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A lithium-isotope perspective on the evolution of carbon and silicon cycles - Nature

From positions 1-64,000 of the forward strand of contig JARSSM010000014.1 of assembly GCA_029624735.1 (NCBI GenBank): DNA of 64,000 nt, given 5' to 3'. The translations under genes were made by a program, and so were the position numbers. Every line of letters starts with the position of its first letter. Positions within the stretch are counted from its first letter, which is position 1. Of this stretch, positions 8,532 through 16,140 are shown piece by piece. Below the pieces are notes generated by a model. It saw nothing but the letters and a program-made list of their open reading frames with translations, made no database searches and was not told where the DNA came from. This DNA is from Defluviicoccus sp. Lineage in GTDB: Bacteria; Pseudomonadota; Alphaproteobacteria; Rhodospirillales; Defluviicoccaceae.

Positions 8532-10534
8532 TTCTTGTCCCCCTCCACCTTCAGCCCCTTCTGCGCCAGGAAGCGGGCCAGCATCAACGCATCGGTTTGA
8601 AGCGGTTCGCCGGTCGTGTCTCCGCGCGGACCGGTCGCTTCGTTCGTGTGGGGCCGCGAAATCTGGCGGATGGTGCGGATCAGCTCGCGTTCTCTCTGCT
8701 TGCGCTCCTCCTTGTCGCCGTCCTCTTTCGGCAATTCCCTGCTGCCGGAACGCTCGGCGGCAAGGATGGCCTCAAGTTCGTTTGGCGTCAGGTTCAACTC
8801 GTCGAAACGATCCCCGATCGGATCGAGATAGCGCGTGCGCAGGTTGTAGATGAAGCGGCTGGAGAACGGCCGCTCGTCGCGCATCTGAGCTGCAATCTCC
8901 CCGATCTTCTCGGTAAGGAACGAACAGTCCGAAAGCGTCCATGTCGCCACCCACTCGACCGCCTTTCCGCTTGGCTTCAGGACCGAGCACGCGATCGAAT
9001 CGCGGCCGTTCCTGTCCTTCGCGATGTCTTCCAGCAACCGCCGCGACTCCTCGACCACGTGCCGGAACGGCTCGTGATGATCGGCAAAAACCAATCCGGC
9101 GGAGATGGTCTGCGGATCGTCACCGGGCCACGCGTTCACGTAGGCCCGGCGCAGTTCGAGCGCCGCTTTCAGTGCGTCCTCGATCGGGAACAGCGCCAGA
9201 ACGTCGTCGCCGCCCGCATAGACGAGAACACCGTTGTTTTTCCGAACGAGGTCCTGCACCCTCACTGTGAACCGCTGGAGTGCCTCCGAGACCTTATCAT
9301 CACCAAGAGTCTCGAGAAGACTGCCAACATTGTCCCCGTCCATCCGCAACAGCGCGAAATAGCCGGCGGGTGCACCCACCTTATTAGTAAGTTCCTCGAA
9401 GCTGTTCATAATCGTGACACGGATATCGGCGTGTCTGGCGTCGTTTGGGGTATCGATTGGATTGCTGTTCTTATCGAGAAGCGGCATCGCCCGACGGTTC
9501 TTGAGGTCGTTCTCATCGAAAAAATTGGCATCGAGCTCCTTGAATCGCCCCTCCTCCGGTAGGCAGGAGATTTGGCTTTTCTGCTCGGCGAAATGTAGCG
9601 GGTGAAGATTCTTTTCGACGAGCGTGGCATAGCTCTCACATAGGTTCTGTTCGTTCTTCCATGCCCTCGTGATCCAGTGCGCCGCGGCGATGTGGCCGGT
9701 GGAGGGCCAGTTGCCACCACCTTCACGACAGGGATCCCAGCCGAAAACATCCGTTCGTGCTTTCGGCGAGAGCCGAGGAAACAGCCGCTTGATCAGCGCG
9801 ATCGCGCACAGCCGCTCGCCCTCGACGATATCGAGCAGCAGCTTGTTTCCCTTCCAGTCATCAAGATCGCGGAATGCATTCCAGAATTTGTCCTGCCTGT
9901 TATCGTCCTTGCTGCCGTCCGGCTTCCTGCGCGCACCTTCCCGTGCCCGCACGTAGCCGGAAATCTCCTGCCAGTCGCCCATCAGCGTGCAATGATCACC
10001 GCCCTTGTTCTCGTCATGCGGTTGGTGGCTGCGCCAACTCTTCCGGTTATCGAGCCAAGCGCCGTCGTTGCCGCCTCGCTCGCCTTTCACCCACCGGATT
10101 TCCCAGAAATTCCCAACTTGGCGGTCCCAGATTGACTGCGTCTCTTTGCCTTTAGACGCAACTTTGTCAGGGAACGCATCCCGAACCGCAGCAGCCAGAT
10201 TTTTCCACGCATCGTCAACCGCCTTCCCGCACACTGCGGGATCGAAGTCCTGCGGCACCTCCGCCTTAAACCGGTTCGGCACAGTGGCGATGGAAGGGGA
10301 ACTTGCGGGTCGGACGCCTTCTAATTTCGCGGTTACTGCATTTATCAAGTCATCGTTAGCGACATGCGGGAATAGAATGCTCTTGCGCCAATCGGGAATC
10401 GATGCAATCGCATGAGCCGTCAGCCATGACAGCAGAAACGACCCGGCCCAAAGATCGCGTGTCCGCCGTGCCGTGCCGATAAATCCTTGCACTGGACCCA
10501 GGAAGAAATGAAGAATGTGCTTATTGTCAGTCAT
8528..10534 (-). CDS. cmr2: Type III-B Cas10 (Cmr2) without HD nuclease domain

Abstract . The evolution of the global carbon and silicon cycles is thought to have contributed to the long-term stability of Earth’s climate 1 , 2 , 3 . Many questions remain, however, regarding the feedback mechanisms at play, and there are limited quantitative constraints on the sources and sH?inks of these elements in Earth’s surface environments 4 , 5 , 6 , 7 , 8 , 9 , 10 , 11 , 12 . Here we argue that the lithium-isotope record can be used to track the processes controlling the long-term carbon and silicon cycles. By analysing more than 600 shallow-water marine carbonate samples from more than 100 stratigraphic units, we construct a new carbonate-based lithium-isotope record spanning the past 3 billion years. The data suggest an increase in the carbonate lithium-isotope values over time, which we propose was driven by long-term changes in the lithium-isotopic conditions of sea water, rather than by changes in the sedimentary alterations of older samples. Using a mass-balance modelling approach, we propose that the observed trend in lithium-isotope values reflects a transition from Precambrian carbon and silicon cycles to those characteristic of the modern. We speculate that this transition was lH?inked to a gradual shift to a biologically controlled marine silicon cycle and the evolutionary radiation of land plants 13 , 14 . You have full access to this article via your institution. Download PDF Download PDF Main . Earth has maintained a clement climate for the vast majority of the past 3.5 billon years, despite large changes in solar luminosity, atmospheric oxygen concentrations and crustal evolution 1 . Climate stability has allowed Earth’s persistent habitation and the proliferation of complex life over billion-year time scales. Feedbacks within Earth’s coupled carbon (C) and silicon (Si) cycles maintain this stability by regulating atmospheric carbon dioxide levels 2 , as exemplified by the continental silicate weathering feedback that removes atmospheric carbon dioxide during weathering and transfers silicon and dissolved inorganic carbon to the ocean. This climate-dependent mechanism is the most commonly invoked process stabilizing Earth’s long-term climate 2 , 3 . However, the idea that terrestrial silicate weathering played the dominant part in climate regulation through Earth’s history has been challenged in the past decade 4 , 5 . For example, there have been several recent suggestions that sedimentary and hydrothermal processes in the marine realm strongly affected atmospheric carbon dioxide levels, especially earlier in Earth’s history 6 , 7 , 8 , 9 . It has been proposed that extensive authigenic clay formation in marine sediments (reverse weathering) in Si-rich oceans was a key factor leading to a warm climate through most of Earth’s history 8 , 10 . In this view, the evolutionary radiation of siliceous organisms (sponges, radiolarians and, later, diatoms) forced a drop in dissolved marine Si levels and hence a marked decrease in the extent of reverse weathering. There has also been extensive debate about whether, how and when land plants transformed the silicate weathering feedback 11 , 12 . Disagreement on fundamental aspects of the long-term C cycle demands new empirical records that provide constraints on the evolution of the C and Si cycles over geological time. The lithium (Li)-isotope system can be used to track processes that control long-term C and Si cycles. Seawater Li-isotope values are strongly influenced by the global extent and dominant modes of clay formation, and therefore can be used to determine global weathering regimes 15 . Lithium in the crust is predominantly found in silicate minerals, and the largest fractionations of Li isotopes occur during the low-temperature formation of secondary silicate minerals—largely clays. Clay minerals preferentially incorporate the lighter Li isotope ( 6 Li), leaving residual waters enriched in the heavier isotope ( 7 Li) 16 . Clay formation occurs on land during incongruent silicate weathering, and in the oceans during off-axis seafloor alteration and during reverse weathering in sediments. Therefore, clay formation in the marine and terrestrial realms has the potential to drive the dissolved seawater Li-isotope signature towards values heavier than those of the average crust (the crustal value is roughly 0‰; ref. 17 ) 15 , 16 , 18 , 19 . By tracking clay formation and its lH?ink to continental and marine weathering processes, the Li-isotope system provides a powerful tool for investigating the long-term controls of the C and Si cycles. Given that carbonates can be a reliable archive of seawater δ 7 Li 18 , 20 , 21 , we generated a new record of carbonate Li isotopes through Earth’s history. We analysed more than 600 shallow-water marine carbonate samples from 101 stratigraphic units that range in age from 3.0 billion years to the present (Fig. 1 and Supplementary Tables 1 and 2 ). Our sampling focused on micritic carbonates, but also included grainstones, reef cements, microbialites and brachiopods. Samples were selected using a combination of standard and cathodoluminescence petrography (see? Supplementary Information for additional information on sampling protocols and selected units). Fig. 1: Isotope records in carbonates through time. a , A compilation of Li-isotope values measured in different types of carbonates, including our new data (open symbols) and previously published data 18 , 20 , 21 , 23 , 30 , 31 , 33 , 44 , 45 , 46 (closed symbols) ( n total ?=?1,396). Grey, calcite; yellow, aragonite; green, dolomite; blue, diagenetically altered carbonates; red, samples from periods of known C-isotope excursions. Shapes denote different types of carbonate archive: squares, cements; crosses, foraminifera; diamonds, brachiopods; triangles, belemnites; stars, corals. b , New filtered Li-isotope data ( n filtered ?=?525; n new ?=?712). Samples with indications of diagenetic alteration or of high detrital input (that is, with Al/Ca ratios of more than 0.00054?ppm?ppm ?1 ) are omitted. Light grey squares denote new data from well preserved marine cements ( n ?=?74). Light grey diamonds denote brachiopods. The light grey solid curve denotes a LOWESS fit of the mean of the data. The light grey dashed curve denotes a LOWESS fit of the lowest ten per cent of the values. c , Oxygen-isotope values measured in carbonates 47 . The blue curve denotes a robust LOESS fit of the data. d , Sr-isotope ratios measured in carbonates 32 , 48 . The red curve denotes a robust LOESS fit of the lowest ten per cent of the values. C, Cainozoic; Mz, Mesozoic; Gyr, billion years. Full size image A major concern with all carbonate-based proxies is whether the samples record primary signals or if they have been overprinted 22 . The Li-isotope composition of shallow-water marine carbonates in the sedimentary record depends on both the primary mineralogy of the sediment (aragonite versus calcite) and the type of alteration during early burial 23 . Additionally, carbonate samples can undergo late-stage alteration. Given the potential uncertainties associated with these processes, we tested the extent to which we can reconstruct seawater values from our carbonate record in four ways (see? Supplementary Information ). First, we generated a complementary record to our samples from well preserved early marine cements—the carbonate component that can be most robustly screened for diagenetic alteration in both Phanerozoic and Precambrian rocks 24 (see? Supplementary Table 1 and Supplementary Information ). Second, to gauge the effects of mineralogy and diagenesis, besides petrology, we analysed all samples for their major, minor and trace element ratios. Third, following ref. 25 , we focused our sampling on carbonate units that are not from carbon-isotope excursions—given that these excursions are interpreted as being a signal for either short-term carbon cycle perturbations or diagenetic events 26 , 27 (see? Supplementary Information ). Finally, we analysed a subset of our sample suite for calcium isotopes, which have emerged as a powerful tracer of the extent and type of diagenetic alteration in shallow-water marine carbonates 28 , 29 . Our dataset suggests a dramatic change in the values of carbonate Li isotopes through time (Fig. 1 and Supplementary Table 2 ). Cainozoic and Mesozoic values range from 14.6‰ to 29.5‰ with an average of 23.1?±?3.8‰ (1 standard deviation, s.d.) ( n ?=?45). This is similar to the values in foraminifera records from the Cainozoic, which range from 20.1‰ to 33.7‰ with an average of 25.9?±?2.7‰ (1?s.d.) ( n ?=?319) 18 , 30 , 31 . Low carbonate δ 7 Li values persist through most of the Palaeozoic with a mean δ 7 Li of 10.1?±?4.3‰ (1?s.d.) ( n ?=?263) (Fig. 1 ). Precambrian values range from ?3.8‰ to 23.5‰ but with a mean δ 7 Li of 7.7?±?5.7‰ (1?s.d.) ( n ?=?217). Basic descriptive statistics suggests that there are statistically significant shifts in carbonate Li-isotope values through time. For instance, a Welch’s analysis of variance (ANOVA) test shows that δ 7 Li values are significantly different ( F ?=?273.6, P ?Mesozoic (0–252 million years ago (Ma), n ?=?45) than for samples spanning the Palaeozoic (252?Ma to 541?Ma, n ?=?263) and for samples spanning the Precambrian (541?Ma to 3,000?Ma, n ?=?217). Crucially, these low values are also found in well preserved micro-drilled marine cements (Figs. 1 , 2 ). The general trend in the δ 7 Li record in carbonates resembles, to a first-order approximation, the trend in the carbonate strontium (Sr)-isotope record through time (Fig. 1c ). Fig. 2: Thin-section photomicrographs of representative well preserved carbonates from this study. a , b , Neoproterozoic carbonates. a , Multiple generations of dolomite (and mimetically dolomitized calcite) marine cements and micrite from the Tonian Devede Formation, Namibia. b , Well preserved dolomitized calcite cements from the Tonian Beck Spring Dolomite, USA. c , Paleozoic carbonate: calcite marine-cemented sponge from the Devonian Napier Formation, Australia. d , Precambrian carbonate: calcite seafloor fans of the Neoarchean Campbellrand Group, South Africa. The presence of well preserved carbonate textures rules out extensive secondary alteration. Full size image Our observed trend in Li-isotope values could be a signal of varying extents of sediment alteration, or a signal for environmental evolution. However, several lines of evidence are inconsistent with the premise that our carbonate Li-isotope record reflects varying extents of alteration. Notably, our observation that low carbonate δ 7 Li values, relative to modern, persist for the majority of Earth’s history—even after the dataset is screened for detrital contamination and diagenetic tracers—suggests an explanatory mechanism other than varying extents of alteration in our samples. Shallow-water carbonate Li-isotope values are likely to be 0‰ to 10‰ lighter than coeval seawater values, depending on the original mineralogy and the mode of burial diagenesis (see? Supplementary Information and ref. 23 ). Yet, crucially, Sr/Ca ratios and δ 44/40 Ca analysis can be used to track the burial offset from sea water in shallow-water carbonates 23 , 32 (see? Supplementary Information ), and there is no evidence for a systematic change in the mode of early marine diagenesis through time that could explain the observed roughly 15‰ increase in mean carbonate δ 7 Li values (or any a priori reason to expect such a change). Additionally, we used a suite of common geochemical filters to constrain primary mineralogy (Sr/Ca, Mg/Ca) and to track detrital contamination (Al/Ca, Rb/Ca) and diagenetic alteration (Mn/Sr, Pb/Ca) (see? Supplementary Information for further detail). Samples screened using these methods show similar trends to the unscreened Li-isotope data (Fig. 1 ; see? Supplementary Information ). Nonetheless, we acknowledge that some units in our study may have experienced late-stage alteration that is not easily screened with typical elemental tracers. Crucially, however, late-stage diagenetic alteration, where it has been studied thus far, appears to result in a shift towards higher δ 7 Li values 33 , indicating that our carbonate record of lighter values in older samples is unlikely to reflect a late-diagenetic bias. Therefore, building upon previous work on the effects of late-stage alteration on the Li-isotope system 33 , we argue that, if detrital contribution can be ruled out, then the lower boundary of the δ 7 Li values will most accurately represent seawater evolution. With this framework, the Li-isotope record would be interpreted in a similar fashion to the scatter in the long-term Sr-isotope records (see, for example, ref. 34 ; Fig. 1d ). Furthermore, carbonate cements with exceptionally well preserved fabrics—samples that could not have undergone extensive alteration after deposition (see refs. 24 , 35 ; Fig. 1 )—display the same trend as our larger dataset from bulk rock. Using our carbonate record (filtered for detrital contamination, and assuming an offset of 4?±?5‰ from sea water, as in ref. 23 ; see? Supplementary Information ), we were able to reproduce previously estimated Cainozoic ( Supplementary Fig. 14 ) as well as Mesozoic and Palaeozoic (Fig. 1a ) δ 7 Li SW values. Assuming this same offset for Precambrian samples, we estimate that Precambrian δ 7 Li SW values were on average 6–16‰—notably lighter than those of the modern oceans (31‰; ref. 36 ). As with other isotope systems 37 , it will be crucial to verify our reconstructed Li-isotope trends in another sedimentary archive. Nonetheless, we propose that the most straightforward explanation for our carbonate Li-isotope dataset is that seawater Li-isotope values changed substantially across Earth’s history. To evaluate the mechanisms that could be driving long-term changes in seawater Li-isotope values, we used a stochastic mass-balance modelling approach (Fig. 3 ). Specifically, we use an isotope mass-balance model to explore plausible solution space. This provides a means of estimating configurations of the Li-isotope system that might be responsible for the long-term shift we observe in estimated δ 7 Li SW values. In our simulations, we solved the Li-isotope mass balance at time intervals of one million years, allowing a wide range of possible values for high- and low- temperature hydrothermal fluxes, riverine fluxes and their isotopic values ( Supplementary Table 3 ). At each time step, we used a Monte Carlo routine to resample the uniformly distributed key parameters 1,000 times, with acceptable solutions being the ones that matched our estimated, error-bounded, Li-isotope record (Fig. 3 ; see? Supplementary Information for the model derivation). Fig. 3: Two-dimensional density heat?map of Li-isotope mass-balance results. Each panel indicates the density of the parameters that successfully match our empirically determined, LOWESS-smoothed Li-isotope record (with LOWESS conducted on the lower ten per cent of data (dashed line in a ), with upper and lower solid filtering bounds) through Earth’s history. Light red represents higher counts per bin; red represents lower counts per bin; and white regions represent solution space that cannot satisfy a steady-state ( F in ?=? F out ) value for Li isotopes in sea water, as determined by our empirical record. a , Li-isotope value of sea water (SW). b , Riverine (riv) Li-isotope value. c , Isotopic fractionation associated with removal of Li from sea water during basalt alteration (Δ 7 Li lowT ). d , Isotopic fractionation associated with removal of Li from sea water during marine authigenic clay formation (Δ 7 Li maac ). e , Estimates of outgassing from refs. 39 , 49 , 50 . f , Riverine Li flux. g , Proportion of Li removed through basalt alteration ( f lowT ). h , Proportion of Li removed through marine authigenic clay formation ( f maac ). High-temperature hydrothermal flux ( F HT ) is scaled linearly to a mean value of outgassing estimates. The LOWESS curve is regressed through our original data with an applied calcite fractionation from sea water (? 7 Li?=??4‰). The lower filtering bound is ?4‰ from the LOWESS curve, representing fluid buffered solutions; the upper bound is +5‰ from the LOWESS curve, representing the potential for any samples to be aragonite. Full size image With our modelling approach, persistently low δ 7 Li SW values in the Precambrian (Fig. 3 and Supplementary Figs. 18–23 ) seem to require changes in terrestrial and marine Li cycling in Earth’s past relative to its present. For instance, the only Earth system (that is, the prominent combination of Li-cycle parameters) that fits our data from the Precambrian (Fig. 3 ) requires rivers with low Li-isotope values (δ 7 Li Riv less than 10‰) together with muted isotope fractionation (? 7 Li less than 10‰) during Li burial in the marine realm through marine authigenic clay formation (maac) and low-temperature basalt alteration (lowT). Low Precambrian δ 7 Li SW values could be related to elevated high-temperature hydrothermal Li fluxes, which are a source of relatively light Li (roughly 6.3‰; ref. 38 ). However, most geophysical models show that near-modern hydrothermal activity was reached by the Paleoproterozoic 39 , and some estimates suggest constant hydrothermal heat flux over the studied time interval 40 , which would lead to approximately constant, long-term hydrothermal Li fluxes. Therefore, consistent with our modelling results, enhanced high-temperature hydrothermal fluxes are unlikely to be responsible for the low δ 7 Li SW values seen through most of Earth’s history. The proliferation and diversification of land plants over much of the Phanerozoic has been hypothesized to have fostered more extensive formation and retention of clay minerals in the terrestrial realm 13 . Our work—which requires an increase through time in δ 7 Li Riv values (Fig. 3 )—supports this idea. There are multiple ways in which plants may have changed weathering, but fostering soil development and increasing water–rock interaction times is one way to increase the probability of clay formation 13 . There is some mineralogical evidence that also supports the hypothesis that before the rise of land plants there was more limited paedogenic formation of clay minerals 41 . Weathering regimes may have continued to shift until the rise to dominance of angiosperms at roughly 80?Ma 14 . Extensive clay formation in the marine sediment column, as has been proposed for the Precambrian 8 , 10 , is one obvious way of changing the marine Li cycle. Our prediction of a more limited effective isotope fractionation during Li burial (Δ 7 Li maac and Δ 7 Li lowT ) earlier in Earth’s history can be lH?inked to rapid rates of clay formation, which could have led to high rates of Li uptake and the reaction sites being in restricted contact with the reactant pool (sea water) 42 . For most of Earth history, without the presence of Si biomineralizers, sea water was highly oversaturated with respect to Si phases, which could have resulted in rapid and extensive clay formation 8 . This style of reverse weathering and Li removal is likely to have limited the effective fractionation of Li isotopes (see? Supplementary Information ; ref. 42 ). Therefore, the progressive decrease in marine Si concentrations over the Phanerozoic 43 , lH?inked to the transition to a more biologically controlled Si cycle, may have driven a shift in seawater Li-isotope values. The apparent common occurrence of low δ 7 Li SW values in the Precambrian and the early Palaeozoic supports the premise that the carbon cycle operated in a fundamentally different way for most of Earth’s history compared with the present day. Although we cannot use Li-isotope values to constrain a single Earth system, our work suggests that there was a major shift in clay factories throughout Earth’s history—with a likely increase in clay formation on land and a decrease in clay formation in the oceans. Clay formation is a key part of the coupled C–Si cycles, suggesting that the mode of climate regulation on Earth has changed dramatically through time. The shift from a Precambrian Earth state to the modern state can probably be attributed to major biological innovations—the radiation of sponges, radiolarians, diatoms and land plants. Further, our record suggests that the development of a more modern-style carbon cycle tied to these ecological transitions was protracted, instead of being marked by step changes. Data availability . All geochemical data generated here are included in? Supplementary Table 2 and are available on Mendeley Data ( https://doi.org/10.17632/ztpkpbm43x.1 ). 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P.A.E.P.v.S. was funded by a European Research Council (ERC) consolidator grant (682760 CONTROLPASTCO2). A.v.S.H. acknowledges funding from an Australian Research Council (ARC) Discovery Early Career Researcher Award (DECRA; DE190100988). B.K.-A. acknowledges financial support from the Yale Institute for Biospheric Studies. We thank J. Utrup, S. H. Butts and the Yale Peabody Museum of Natural History for providing brachiopods and carbonate samples. Author information . Affiliations . Earth and Planetary Sciences, Yale University, New Haven, CT, USA Boriana Kalderon-Asael,?Joachim A. R. Katchinoff,?Noah J. Planavsky,?Eric J. Bellefroid,?Terry T. Isson?&?Dan Asael The University of Melbourne, School of Earth Sciences, Parkville, Victoria, Australia Ashleigh v. S. Hood?&?Malcolm W. Wallace Department of Geography, Durham University, Durham, UK Mathieu Dellinger Amherst College Geology Department, Amherst, MA, USA David S. Jones Department of Geology, University of Johannesburg, Johannesburg, South Africa Axel Hofmann?&?Frantz Ossa Ossa Department of Geosciences, University of Tuebingen, Tuebingen, Germany Frantz Ossa Ossa Department of Earth Sciences, University of California Santa Barbara, Santa Barbara, CA, USA Francis A. Macdonald China University of Petroleum, College of Geosciences, Beijing, China Chunjiang Wang Te Aka Mātuatua, University of Waikato, Tauranga, New Zealand Terry T. Isson Department of Geoscience, Princeton University, Princeton, NJ, USA Jack G. Murphy?&?John A. Higgins Department of Earth Sciences, University of Southern California, Los Angeles, CA, USA A. Joshua West London Geochemistry and Isotope Centre (LOGIC), Institute of Earth and Planetary Sciences, University College London and Birkbeck, University of London, London, UK Philip A. E. Pogge von Strandmann Institute of Geosciences, Johannes Gutenberg University, Mainz, Germany Philip A. E. Pogge von Strandmann Authors Boriana Kalderon-Asael View author publications You can also search for this author in PubMed ? Google Scholar Joachim A. R. Katchinoff View author publications You can also search for this author in PubMed ? Google Scholar Noah J. Planavsky View author publications You can also search for this author in PubMed ? Google Scholar Ashleigh v. S. Hood View author publications You can also search for this author in PubMed ? Google Scholar Mathieu Dellinger View author publications You can also search for this author in PubMed ? Google Scholar Eric J. Bellefroid View author publications You can also search for this author in PubMed ? Google Scholar David S. Jones View author publications You can also search for this author in PubMed ? Google Scholar Axel Hofmann View author publications You can also search for this author in PubMed ? Google Scholar Frantz Ossa Ossa View author publications You can also search for this author in PubMed ? Google Scholar Francis A. Macdonald View author publications You can also search for this author in PubMed ? Google Scholar Chunjiang Wang View author publications You can also search for this author in PubMed ? Google Scholar Terry T. Isson View author publications You can also search for this author in PubMed ? Google Scholar Jack G. Murphy View author publications You can also search for this author in PubMed ? Google Scholar John A. Higgins View author publications You can also search for this author in PubMed ? Google Scholar A. Joshua West View author publications You can also search for this author in PubMed ? Google Scholar Malcolm W. Wallace View author publications You can also search for this author in PubMed ? Google Scholar Dan Asael View author publications You can also search for this author in PubMed ? Google Scholar Philip A. E. Pogge von Strandmann View author publications You can also search for this author in PubMed ? Google Scholar Contributions . B.K.-A., N.J.P., P.A.E.P.v.S. and J.A.R.K. designed the research. E.J.B., A.v.S.H., D.S.J., F.A.M., M.W.W., J.A.R.K., A.H., F.O.O., C.W., M.D. and N.J.P. collected samples. B.K.-A., P.A.E.P.v.S., J.A.R.K., M.D., J.G.M., D.A., F.A.M., A.J.W. and J.A.H. conducted geochemical analyses. J.A.R.K. wrote the Li-isotope mass-balance model. B.K.-A. wrote the Li-isotope diagenetic model. B.K.-A., N.J.P., P.A.E.P.v.S. and J.A.R.K. analysed the data and wrote the paper. All authors contributed to the preparation of the manuscript. Corresponding authors . Correspondence to Boriana Kalderon-Asael or Noah J. Planavsky or Philip A. E. Pogge von Strandmann . Ethics declarations . Competing interests . The authors declare no competing interests. Additional information . Peer review information Nature thanks Jeremy Caves Rugenstein and the other, anonymous, reviewer(s) for their contribution to the peer review of this work. Publisher’s note Springer Nature remains neutral with regard to jurisdictional claims in published maps and institutional affiliations. Supplementary information . Supplementary Information . The file contains Supplementary Figures 1 – 29; Supplementary Tables 1 – 3; Supplementary Methods; Supplementary Discussion; Global lithium isotope mass balance; Diagenetic modelling and Supplementary References. Supplementary Table 1 . Description of the samples analysed in this study at a) Yale University; b) Oxford and University College London. Supplementary Table 2 . Geochemical data generated in this study: a) δ7Li (in ‰), Li, Mg, Al, Ca, Ti, Mn, Rb, Sr, Pb concentrations (in ppm) and δ44/40Ca (in ‰) of the samples analysed at Yale University; b) δ7Li (in ‰), Li/Ca, Al/Ca, Mn/Ca, Sr/Ca and Mg/Ca elemental ratios of the samples analysed at Oxford and University College London. Rights and permissions . Reprints and Permissions About this article . Cite this article . Kalderon-Asael, B., Katchinoff, J.A.R., Planavsky, N.J. et al. A lithium-isotope perspective on the evolution of carbon and silicon cycles. Nature 595, 394–398 (2021). https://doi.org/10.1038/s41586-021-03612-1 Download citation Received : 14 March 2019 Accepted : 04 May 2021 Published : 14 July 2021 Issue Date : 15 July 2021 DOI : https://doi.org/10.1038/s41586-021-03612-1 Comments . By submitting a comment you agree to abide by our Terms and Community Guidelines . If you find something abusive or that does not comply with our terms or guidelines please flag it as inappropriate. .